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4 May 2017

Most Labour MPs dance around Jeremy Corbyn’s unpopularity – not Jess Phillips

Smart, funny and mouthy, Jess Phillips is one of the most impressive MPs from Labour’s 2015 intake. Now she's fighting to stay there. 

By Helen Lewis

Jess Phillips is annoyed about the election. In her constituency office in the Birmingham suburb of Acocks Green, her staff have just told her that she can’t announce new funds for a local community centre because parliament has been dissolved.

“This is an example of the strong, stable leadership you’ve heard about,” she snorts, reeling off a list of casework she can no longer tackle as an MP. One of her 400 open cases is that of a child taken overseas. “Just because Theresa May wants an election, your child doesn’t stop being kidnapped.”

Her constituents seem hardly more enthused about the prospect of a vote on 8 June. “I don’t know nothing,” the guy behind the counter of a phone shop on Acocks Green high street tells me. Michael, who runs a flower stall, tells me he last voted 19 years ago. “I’m not interested, pet.”

I went to Birmingham Yardley because Jess Phillips is one of the most impressive MPs from Labour’s 2015 intake. (If she were a man, her Have I Got News for You appearance alone would have led to her being touted as a future leader.) Smart, funny, mouthy – and with a Brummie accent strong enough to clean silver – the 35-year-old found adjusting to stuffy, male-dominated Westminster difficult after working in the women’s sector. An outspoken feminist, she has been a target of rape and death threats; her office and home are fitted with security doors.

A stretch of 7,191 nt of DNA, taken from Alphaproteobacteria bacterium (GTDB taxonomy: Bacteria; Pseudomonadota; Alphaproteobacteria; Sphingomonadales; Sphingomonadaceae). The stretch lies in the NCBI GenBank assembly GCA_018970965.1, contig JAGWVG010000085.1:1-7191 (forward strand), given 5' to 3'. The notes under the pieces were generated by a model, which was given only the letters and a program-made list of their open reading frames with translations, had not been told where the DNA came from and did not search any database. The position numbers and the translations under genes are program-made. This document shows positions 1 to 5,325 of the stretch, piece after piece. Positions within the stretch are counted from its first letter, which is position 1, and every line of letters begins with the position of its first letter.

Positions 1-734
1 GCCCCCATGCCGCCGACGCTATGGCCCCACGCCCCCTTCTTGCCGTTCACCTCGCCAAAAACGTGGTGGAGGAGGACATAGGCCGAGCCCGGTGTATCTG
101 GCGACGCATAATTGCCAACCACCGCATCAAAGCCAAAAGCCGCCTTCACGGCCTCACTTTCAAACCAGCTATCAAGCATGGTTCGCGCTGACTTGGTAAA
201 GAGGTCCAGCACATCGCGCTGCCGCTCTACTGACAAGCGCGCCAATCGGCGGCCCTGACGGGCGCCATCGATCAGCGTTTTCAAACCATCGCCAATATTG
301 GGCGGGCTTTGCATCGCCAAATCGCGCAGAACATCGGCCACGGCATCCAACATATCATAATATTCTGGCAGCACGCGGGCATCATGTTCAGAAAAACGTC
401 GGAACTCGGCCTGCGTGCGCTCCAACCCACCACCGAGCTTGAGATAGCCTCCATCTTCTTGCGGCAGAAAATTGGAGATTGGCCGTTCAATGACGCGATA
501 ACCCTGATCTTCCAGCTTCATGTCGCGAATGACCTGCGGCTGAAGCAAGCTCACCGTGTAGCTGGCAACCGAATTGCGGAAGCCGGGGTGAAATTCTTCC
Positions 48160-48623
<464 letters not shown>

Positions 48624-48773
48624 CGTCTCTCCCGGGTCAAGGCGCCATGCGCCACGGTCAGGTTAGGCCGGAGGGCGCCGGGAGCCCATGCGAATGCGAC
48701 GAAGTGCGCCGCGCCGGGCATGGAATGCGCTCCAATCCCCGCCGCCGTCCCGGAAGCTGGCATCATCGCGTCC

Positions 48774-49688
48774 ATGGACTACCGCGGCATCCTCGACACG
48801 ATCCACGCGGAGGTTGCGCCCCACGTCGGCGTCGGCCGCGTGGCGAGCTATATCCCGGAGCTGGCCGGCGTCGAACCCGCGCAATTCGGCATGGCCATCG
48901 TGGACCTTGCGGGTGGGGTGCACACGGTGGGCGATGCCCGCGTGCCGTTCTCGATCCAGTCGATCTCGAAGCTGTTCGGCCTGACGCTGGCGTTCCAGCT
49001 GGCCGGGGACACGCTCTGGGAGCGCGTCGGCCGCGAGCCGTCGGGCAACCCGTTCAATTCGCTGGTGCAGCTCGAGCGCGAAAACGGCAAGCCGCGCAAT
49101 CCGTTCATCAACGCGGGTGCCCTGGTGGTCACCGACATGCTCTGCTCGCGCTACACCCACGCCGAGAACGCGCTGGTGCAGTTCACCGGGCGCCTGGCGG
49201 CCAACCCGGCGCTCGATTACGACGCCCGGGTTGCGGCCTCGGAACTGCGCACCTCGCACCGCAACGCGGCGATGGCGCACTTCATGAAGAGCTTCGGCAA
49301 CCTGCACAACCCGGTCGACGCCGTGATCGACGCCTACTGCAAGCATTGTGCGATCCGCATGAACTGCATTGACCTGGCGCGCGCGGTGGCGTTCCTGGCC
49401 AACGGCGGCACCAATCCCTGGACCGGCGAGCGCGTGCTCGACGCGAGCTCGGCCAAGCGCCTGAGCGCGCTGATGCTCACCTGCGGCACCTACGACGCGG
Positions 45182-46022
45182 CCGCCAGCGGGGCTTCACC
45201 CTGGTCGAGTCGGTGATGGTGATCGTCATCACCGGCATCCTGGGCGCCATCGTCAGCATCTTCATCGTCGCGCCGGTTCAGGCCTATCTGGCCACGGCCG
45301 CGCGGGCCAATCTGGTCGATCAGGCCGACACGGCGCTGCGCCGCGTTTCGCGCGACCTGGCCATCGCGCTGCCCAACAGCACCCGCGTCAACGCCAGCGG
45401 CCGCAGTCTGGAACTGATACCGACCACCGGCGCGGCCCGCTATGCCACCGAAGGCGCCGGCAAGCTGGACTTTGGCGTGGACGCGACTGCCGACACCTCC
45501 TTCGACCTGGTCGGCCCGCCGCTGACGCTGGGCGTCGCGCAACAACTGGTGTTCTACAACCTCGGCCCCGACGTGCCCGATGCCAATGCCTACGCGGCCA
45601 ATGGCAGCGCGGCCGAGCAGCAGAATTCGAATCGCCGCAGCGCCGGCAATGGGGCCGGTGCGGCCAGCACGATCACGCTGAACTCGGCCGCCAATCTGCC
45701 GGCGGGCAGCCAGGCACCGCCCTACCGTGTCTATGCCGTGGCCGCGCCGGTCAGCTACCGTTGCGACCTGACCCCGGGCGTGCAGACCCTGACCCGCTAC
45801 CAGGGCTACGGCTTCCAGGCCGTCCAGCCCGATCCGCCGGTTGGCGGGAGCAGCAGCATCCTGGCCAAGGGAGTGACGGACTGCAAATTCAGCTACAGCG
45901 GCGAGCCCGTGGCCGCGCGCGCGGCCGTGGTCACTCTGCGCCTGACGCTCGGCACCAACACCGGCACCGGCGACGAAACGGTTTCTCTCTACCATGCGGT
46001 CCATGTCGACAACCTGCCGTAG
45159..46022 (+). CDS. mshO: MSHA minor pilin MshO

Birmingham Yardley is a Labour-Liberal marginal and Phillips has a majority of only 6,595. But residents here voted for Brexit by 60 per cent, which gives Phillips a fighting chance. It helps that her opponent is the former local Lib Dem MP, John Hemming, whose biggest claim to fame is that his wife kidnapped his mistress’s cat. (Beauty was later found. His wife got a nine-month suspended sentence.) Hemming’s campaign is highly personal, revolving around the suggestion that Phillips is more interested in a media career than her constituency.

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When I mention his name, she remarks drily that animal issues are one of the biggest sources of petitions to her office. The others include Palestine, the NHS, social care and Brexit. “That’s mostly 38 Degrees stuff, though,” chips in Councillor John O’Shea – meaning bulk emails on reliably controversial subjects. The casework reflects a different set of priorities: housing, immigration, domestic violence. “About a third of my casework is people who are inappropriately housed,” Phillips says.

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She believes she will beat Hemming because “he doesn’t know where the Remain vote is in this constituency”, while Brexit-leaners switch from the Lib Dems to the Conservatives. “In 2022, this seat will be a fight between me and the Tories,” she says. “Well, if I’m still here.”